Seth: One specific thing in the Green New Deal that turned a lot of heads was that they support a federal jobs guarantee in he Green New Deal and I’m curious if that’s something you support.
Islam: I have to look at that more. I don’t have a position on that yet.
Seth: To be honest, I always appreciate it when politicians or candidates can say “To be honest, I need to research that but I’ll get back to you.” You can’t know everything so I think it’s an okay thing for candidates to say. In the initial AJC article about you it said you were inspired by women and candidates like Ayanna Pressley and Alexandria Ocasio Cortez. Can you talk a little bit about how those figures in contemporary politics have inspired you and if that’s the part of the party that you identify with more than some more moderate candidates like Abigail Spanberger in Virginia or Ben McAdams in Utah. Which portion of the party do you feel like you identify with and how have those women that you spoke about have influenced you in running for election?
Islam: I definitely identify with being a progressive. I was incredibly inspired by the elections of the last congressional delegation. It was the most diverse, some of the youngest people. And women, the most women ever elected. And it showed me that we’re having a big conversation of what’s electable. And I think for so long, especially in the South, in particular Georgia, there is a norm of what is electable and the perceived notion of what kind of candidate is winnable. And the last impressive delegation showed that they broke all those stereotypes. And it was so inspiring because, and to be quite frank, I’ve bet against myself for many years. I didn’t think I was the candidate that America would respond to. What I’ve realized is that what people want today is authenticity. What people want today is someone that has a shared lived experience to them. What people want today is someone that’s going to speak truth to power. I think they’re getting tired of the same stale talking points. They want leaders who aren’t afraid to speak up and I’d say that that’s the kind of candidate I’m going to be. And I’m really glad that we broke barriers last cycle.
Seth: If you’re running as a progressive candidate and a lot of people are looking at your district and saying “a lot of the people living here might be more moderate or more conservative”. So, I’m curious how you feel about the job of a representative. Is it more something that, if you are progressive, you should vote your conscious and vote for those progressive ideals even if some of your constituents might disagree with you? Or is the job of a representative to truly be a representative and vote how the majority or plurality in your district wants you to.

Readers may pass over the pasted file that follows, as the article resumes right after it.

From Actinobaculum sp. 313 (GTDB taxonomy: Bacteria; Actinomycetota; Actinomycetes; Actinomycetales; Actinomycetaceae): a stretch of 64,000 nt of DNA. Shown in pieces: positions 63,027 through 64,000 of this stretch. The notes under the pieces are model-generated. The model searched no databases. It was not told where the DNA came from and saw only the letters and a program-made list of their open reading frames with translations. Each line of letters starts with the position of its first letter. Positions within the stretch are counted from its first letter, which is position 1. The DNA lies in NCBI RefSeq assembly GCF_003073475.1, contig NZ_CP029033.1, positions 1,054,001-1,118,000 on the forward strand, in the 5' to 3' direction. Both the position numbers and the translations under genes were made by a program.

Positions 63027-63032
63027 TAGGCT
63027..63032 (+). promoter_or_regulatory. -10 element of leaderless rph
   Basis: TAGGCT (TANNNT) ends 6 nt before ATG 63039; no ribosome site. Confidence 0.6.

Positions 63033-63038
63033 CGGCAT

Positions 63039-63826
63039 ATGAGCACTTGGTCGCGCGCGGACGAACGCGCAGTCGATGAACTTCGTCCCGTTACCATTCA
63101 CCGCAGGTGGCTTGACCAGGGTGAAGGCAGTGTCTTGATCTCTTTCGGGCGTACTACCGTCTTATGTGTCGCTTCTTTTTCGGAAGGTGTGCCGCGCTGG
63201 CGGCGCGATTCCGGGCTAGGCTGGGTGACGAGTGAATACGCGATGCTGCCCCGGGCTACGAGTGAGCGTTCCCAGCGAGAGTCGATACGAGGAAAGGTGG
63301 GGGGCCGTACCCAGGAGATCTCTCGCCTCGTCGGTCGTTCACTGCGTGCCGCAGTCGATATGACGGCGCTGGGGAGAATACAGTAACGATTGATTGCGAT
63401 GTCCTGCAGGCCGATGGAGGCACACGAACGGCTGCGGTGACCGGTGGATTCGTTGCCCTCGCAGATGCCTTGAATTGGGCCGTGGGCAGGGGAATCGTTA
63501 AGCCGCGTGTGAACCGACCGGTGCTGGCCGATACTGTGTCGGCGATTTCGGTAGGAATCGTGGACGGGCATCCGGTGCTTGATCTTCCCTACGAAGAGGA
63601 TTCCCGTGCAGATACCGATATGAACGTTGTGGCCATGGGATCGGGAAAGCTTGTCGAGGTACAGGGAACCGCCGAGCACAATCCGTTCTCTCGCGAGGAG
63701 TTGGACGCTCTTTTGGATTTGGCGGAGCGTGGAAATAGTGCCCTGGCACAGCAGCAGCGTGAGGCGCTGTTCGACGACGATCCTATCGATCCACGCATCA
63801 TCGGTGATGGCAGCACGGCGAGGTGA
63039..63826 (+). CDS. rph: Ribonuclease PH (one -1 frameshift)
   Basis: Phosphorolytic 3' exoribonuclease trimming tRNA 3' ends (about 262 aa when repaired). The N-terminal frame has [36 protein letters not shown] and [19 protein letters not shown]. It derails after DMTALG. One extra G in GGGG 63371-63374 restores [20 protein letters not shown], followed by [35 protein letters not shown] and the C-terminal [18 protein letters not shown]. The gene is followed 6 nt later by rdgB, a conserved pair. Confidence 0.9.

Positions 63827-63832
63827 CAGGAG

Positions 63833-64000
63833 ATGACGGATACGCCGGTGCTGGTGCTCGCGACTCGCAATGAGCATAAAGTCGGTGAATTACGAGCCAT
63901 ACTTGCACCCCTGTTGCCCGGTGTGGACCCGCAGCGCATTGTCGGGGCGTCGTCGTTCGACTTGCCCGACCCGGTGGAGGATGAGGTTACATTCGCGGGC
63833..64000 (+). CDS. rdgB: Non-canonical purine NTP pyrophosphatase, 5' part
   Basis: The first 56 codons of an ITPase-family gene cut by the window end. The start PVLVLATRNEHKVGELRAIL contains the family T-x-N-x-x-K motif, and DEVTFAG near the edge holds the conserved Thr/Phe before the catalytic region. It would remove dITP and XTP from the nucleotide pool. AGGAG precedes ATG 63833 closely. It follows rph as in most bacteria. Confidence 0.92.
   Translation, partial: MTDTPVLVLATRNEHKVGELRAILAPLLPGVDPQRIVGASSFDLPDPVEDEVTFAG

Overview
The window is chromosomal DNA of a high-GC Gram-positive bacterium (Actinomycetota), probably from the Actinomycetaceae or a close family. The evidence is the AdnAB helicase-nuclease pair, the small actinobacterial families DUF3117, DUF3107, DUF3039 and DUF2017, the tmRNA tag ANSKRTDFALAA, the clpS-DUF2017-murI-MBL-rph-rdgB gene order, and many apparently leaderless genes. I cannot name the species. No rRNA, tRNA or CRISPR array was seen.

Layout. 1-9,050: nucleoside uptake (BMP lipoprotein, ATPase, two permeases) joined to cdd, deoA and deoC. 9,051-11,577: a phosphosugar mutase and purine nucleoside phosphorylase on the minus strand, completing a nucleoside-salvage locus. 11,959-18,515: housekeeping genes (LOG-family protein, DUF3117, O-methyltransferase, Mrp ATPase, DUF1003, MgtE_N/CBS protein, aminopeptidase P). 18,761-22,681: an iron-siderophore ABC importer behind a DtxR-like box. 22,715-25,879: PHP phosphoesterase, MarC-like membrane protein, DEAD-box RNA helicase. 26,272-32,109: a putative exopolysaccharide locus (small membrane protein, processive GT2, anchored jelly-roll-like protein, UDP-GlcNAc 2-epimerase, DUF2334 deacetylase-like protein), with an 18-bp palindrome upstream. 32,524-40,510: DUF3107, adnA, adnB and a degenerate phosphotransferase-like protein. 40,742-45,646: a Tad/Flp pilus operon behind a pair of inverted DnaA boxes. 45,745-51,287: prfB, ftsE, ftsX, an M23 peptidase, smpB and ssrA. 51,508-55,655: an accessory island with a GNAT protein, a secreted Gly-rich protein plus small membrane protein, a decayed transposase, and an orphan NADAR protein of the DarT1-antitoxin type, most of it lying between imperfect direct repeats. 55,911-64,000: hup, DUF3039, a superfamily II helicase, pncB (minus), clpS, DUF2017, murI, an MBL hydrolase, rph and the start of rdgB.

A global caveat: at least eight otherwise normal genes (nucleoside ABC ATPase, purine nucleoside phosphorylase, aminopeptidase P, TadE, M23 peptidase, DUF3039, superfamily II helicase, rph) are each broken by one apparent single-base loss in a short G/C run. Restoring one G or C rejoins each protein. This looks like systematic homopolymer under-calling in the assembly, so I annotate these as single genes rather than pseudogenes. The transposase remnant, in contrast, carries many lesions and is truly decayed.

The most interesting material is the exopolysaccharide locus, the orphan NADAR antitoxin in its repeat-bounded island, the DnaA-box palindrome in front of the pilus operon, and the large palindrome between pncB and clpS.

Islam: I don’t think we’ve ever really had a candidate with a progressive message like mine before. I put together a professional campaign where I’m really making sure that folks understand that there’s another option. I feel like, for so long, we’ve been running on Republican light and watering down who we are in order to conform to this notion that we have to be a moderate-like candidate. I feel like, what I mentioned, people are hungry for authenticity. This district in particular would be very encouraged, and what I’ve seen from my events, folks tell me that they find it to be inspiring. They find it to be refreshing. And it’s something that people are on board with. And as far as being a representative, I am running for office so I can represent my district and be a voice for them. And I’m definitely someone that’s going to meet my constituents where they are and listen to them and make sure that I’m voting the way that they feel like is in their best interest.
Seth: And so, I think if you’re going to divide the candidates in an unfair but binary way, people would look at you and say “she’s the progressive candidate and Carolyn Bordeaux is maybe the more moderate candidate” so can you talk a little bit about how you’re planning to differentiate yourself in the Democratic primary, given that she has high name recognition because of last cycle and she raised a lot of money. How do you plan to overcome that in the primary and be the Democratic nominee?